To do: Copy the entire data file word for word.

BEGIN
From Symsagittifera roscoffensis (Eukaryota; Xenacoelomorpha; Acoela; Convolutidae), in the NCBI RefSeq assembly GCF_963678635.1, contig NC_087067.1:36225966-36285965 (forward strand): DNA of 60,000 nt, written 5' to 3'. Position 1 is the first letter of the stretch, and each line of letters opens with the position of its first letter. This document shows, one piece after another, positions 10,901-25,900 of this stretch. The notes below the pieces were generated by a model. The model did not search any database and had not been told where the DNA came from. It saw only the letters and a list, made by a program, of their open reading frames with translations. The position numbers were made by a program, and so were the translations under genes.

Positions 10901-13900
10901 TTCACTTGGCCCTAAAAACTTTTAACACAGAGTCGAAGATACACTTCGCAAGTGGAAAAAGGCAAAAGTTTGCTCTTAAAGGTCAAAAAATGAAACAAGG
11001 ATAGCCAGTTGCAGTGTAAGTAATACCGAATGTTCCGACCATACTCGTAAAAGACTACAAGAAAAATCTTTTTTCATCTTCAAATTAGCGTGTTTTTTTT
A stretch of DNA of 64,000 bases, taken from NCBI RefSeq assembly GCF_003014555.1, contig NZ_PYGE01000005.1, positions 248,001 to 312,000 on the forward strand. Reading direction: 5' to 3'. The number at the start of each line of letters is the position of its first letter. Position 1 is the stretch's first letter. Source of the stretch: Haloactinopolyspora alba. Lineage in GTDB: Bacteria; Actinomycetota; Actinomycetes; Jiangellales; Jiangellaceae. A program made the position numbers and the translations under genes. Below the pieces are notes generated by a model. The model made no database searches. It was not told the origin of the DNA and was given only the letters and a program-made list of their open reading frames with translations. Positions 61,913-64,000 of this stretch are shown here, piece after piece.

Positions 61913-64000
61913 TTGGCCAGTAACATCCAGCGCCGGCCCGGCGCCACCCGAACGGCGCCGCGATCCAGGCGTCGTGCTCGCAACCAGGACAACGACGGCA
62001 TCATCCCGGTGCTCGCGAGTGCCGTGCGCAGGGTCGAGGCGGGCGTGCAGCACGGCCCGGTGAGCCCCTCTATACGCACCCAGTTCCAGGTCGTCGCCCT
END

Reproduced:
From Symsagittifera roscoffensis (Eukaryota; Xenacoelomorpha; Acoela; Convolutidae), in the NCBI RefSeq assembly GCF_963678635.1, contig NC_087067.1:36225966-36285965 (forward strand): DNA of 60,000 nt, written 5' to 3'. Position 1 is the first letter of the stretch, and each line of letters opens with the position of its first letter. This document shows, one piece after another, positions 10,901-25,900 of this stretch. The notes below the pieces were generated by a model. The model did not search any database and had not been told where the DNA came from. It saw only the letters and a list, made by a program, of their open reading frames with translations. The position numbers were made by a program, and so were the translations under genes.

Positions 10901-13900
10901 TTCACTTGGCCCTAAAAACTTTTAACACAGAGTCGAAGATACACTTCGCAAGTGGAAAAAGGCAAAAGTTTGCTCTTAAAGGTCAAAAAATGAAACAAGG
11001 ATAGCCAGTTGCAGTGTAAGTAATACCGAATGTTCCGACCATACTCGTAAAAGACTACAAGAAAAATCTTTTTTCATCTTCAAATTAGCGTGTTTTTTTT
A stretch of DNA of 64,000 bases, taken from NCBI RefSeq assembly GCF_003014555.1, contig NZ_PYGE01000005.1, positions 248,001 to 312,000 on the forward strand. Reading direction: 5' to 3'. The number at the start of each line of letters is the position of its first letter. Position 1 is the stretch's first letter. Source of the stretch: Haloactinopolyspora alba. Lineage in GTDB: Bacteria; Actinomycetota; Actinomycetes; Jiangellales; Jiangellaceae. A program made the position numbers and the translations under genes. Below the pieces are notes generated by a model. The model made no database searches. It was not told the origin of the DNA and was given only the letters and a program-made list of their open reading frames with translations. Positions 61,913-64,000 of this stretch are shown here, piece after piece.

Positions 61913-64000
61913 TTGGCCAGTAACATCCAGCGCCGGCCCGGCGCCACCCGAACGGCGCCGCGATCCAGGCGTCGTGCTCGCAACCAGGACAACGACGGCA
62001 TCATCCCGGTGCTCGCGAGTGCCGTGCGCAGGGTCGAGGCGGGCGTGCAGCACGGCCCGGTGAGCCCCTCTATACGCACCCAGTTCCAGGTCGTCGCCCT